Thanks ever so much for your reply. I enjoyed the thumbnail of your career. I take for granted you have tastier tales needing to be told.

                                        Shame we weren't next door to one another: I'd buy the pints, you'd tell the stories.

                                        Sith agus Sláinte 'bha,



                                        • #21
                                          asm mentions in his first post that Music Week, once it became a glossy format magazine, was printed in a custom built South Wales plant, the facilities being largely financed by Billboard magazine.

                                          The name of this printing press is Pensord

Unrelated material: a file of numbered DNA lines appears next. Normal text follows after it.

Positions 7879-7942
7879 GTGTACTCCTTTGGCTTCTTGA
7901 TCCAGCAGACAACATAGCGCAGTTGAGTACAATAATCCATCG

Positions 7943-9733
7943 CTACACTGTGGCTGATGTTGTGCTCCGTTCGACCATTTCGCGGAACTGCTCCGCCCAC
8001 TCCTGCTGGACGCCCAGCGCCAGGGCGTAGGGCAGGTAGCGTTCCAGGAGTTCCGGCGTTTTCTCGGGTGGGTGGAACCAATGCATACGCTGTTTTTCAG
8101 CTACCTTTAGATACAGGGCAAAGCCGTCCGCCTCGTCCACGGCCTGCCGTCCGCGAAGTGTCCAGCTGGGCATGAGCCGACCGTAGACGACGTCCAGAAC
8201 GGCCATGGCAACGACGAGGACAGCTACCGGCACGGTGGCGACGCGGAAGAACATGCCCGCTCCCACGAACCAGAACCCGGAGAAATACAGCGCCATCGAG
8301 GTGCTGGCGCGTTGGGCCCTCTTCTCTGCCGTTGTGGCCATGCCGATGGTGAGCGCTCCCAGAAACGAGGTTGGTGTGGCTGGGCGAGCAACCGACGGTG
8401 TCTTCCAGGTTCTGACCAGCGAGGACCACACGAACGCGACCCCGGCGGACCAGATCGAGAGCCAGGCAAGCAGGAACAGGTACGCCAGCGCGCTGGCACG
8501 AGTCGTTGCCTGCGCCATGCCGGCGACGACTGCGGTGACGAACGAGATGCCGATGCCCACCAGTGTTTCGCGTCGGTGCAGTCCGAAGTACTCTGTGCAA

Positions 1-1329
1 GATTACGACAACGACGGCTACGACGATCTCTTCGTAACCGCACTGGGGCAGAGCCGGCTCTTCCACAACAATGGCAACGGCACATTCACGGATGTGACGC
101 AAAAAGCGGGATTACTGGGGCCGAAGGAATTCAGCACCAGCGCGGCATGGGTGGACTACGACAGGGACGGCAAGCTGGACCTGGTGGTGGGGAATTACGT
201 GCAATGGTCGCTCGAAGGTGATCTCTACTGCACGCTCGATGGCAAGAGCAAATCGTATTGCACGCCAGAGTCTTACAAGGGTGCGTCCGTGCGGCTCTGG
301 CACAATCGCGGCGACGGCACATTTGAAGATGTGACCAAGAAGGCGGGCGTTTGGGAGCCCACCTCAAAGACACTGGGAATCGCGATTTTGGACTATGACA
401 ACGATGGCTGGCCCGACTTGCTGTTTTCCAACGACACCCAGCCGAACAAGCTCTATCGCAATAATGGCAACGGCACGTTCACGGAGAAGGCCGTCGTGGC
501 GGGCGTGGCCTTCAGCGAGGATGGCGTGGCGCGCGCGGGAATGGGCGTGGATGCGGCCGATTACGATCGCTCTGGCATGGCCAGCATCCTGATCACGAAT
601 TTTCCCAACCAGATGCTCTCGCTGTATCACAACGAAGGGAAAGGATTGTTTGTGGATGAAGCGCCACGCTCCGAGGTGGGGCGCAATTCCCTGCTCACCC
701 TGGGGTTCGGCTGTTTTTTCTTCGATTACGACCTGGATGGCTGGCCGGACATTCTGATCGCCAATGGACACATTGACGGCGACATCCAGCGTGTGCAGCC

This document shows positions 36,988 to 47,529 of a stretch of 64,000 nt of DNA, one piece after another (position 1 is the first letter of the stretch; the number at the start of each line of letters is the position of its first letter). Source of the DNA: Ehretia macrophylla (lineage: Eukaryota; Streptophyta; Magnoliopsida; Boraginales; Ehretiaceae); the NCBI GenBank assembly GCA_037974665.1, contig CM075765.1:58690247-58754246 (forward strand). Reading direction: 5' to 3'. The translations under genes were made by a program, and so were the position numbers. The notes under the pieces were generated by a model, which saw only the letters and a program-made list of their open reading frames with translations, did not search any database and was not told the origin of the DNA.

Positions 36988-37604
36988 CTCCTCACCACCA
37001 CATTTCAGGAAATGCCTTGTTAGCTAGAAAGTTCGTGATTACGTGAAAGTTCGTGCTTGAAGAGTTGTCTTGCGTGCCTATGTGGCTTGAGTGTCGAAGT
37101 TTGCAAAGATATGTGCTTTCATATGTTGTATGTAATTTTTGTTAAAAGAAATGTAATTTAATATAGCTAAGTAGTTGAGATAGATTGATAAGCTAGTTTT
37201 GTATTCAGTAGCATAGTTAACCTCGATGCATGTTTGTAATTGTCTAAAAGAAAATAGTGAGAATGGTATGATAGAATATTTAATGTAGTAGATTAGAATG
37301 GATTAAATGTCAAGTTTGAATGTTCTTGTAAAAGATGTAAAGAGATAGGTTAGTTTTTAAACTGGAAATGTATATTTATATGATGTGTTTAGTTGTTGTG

... -and-value

                                          The printers of Music Week changed over the years and until February this year it was printed by Headley Brothers who are based in Kent. Since February the printer has once again been Pensord so the printing of the magazine is now back where it started.

                                 ... turns-home


                                          • #22
                                            I've scanned a few pages from Rock File 4 (published 1976). These give an account of how the UK and USA charts were compiled in the mid 70's.

                                            The link below should be permanant, as PDF Archive don't remove files.
                                            pdf file: Rock File001.pdf
                                            Education for anyone aged 12 to 16 has made a mess of the world!


                                            • #23
                                              Sorry to resurrect this thread but just wondered when exactly would it be safe to assume that the record retailer/BMRB/Gallup 'official' chart became the most accurate chart (bearing in mind hyping), as opposed to the most used?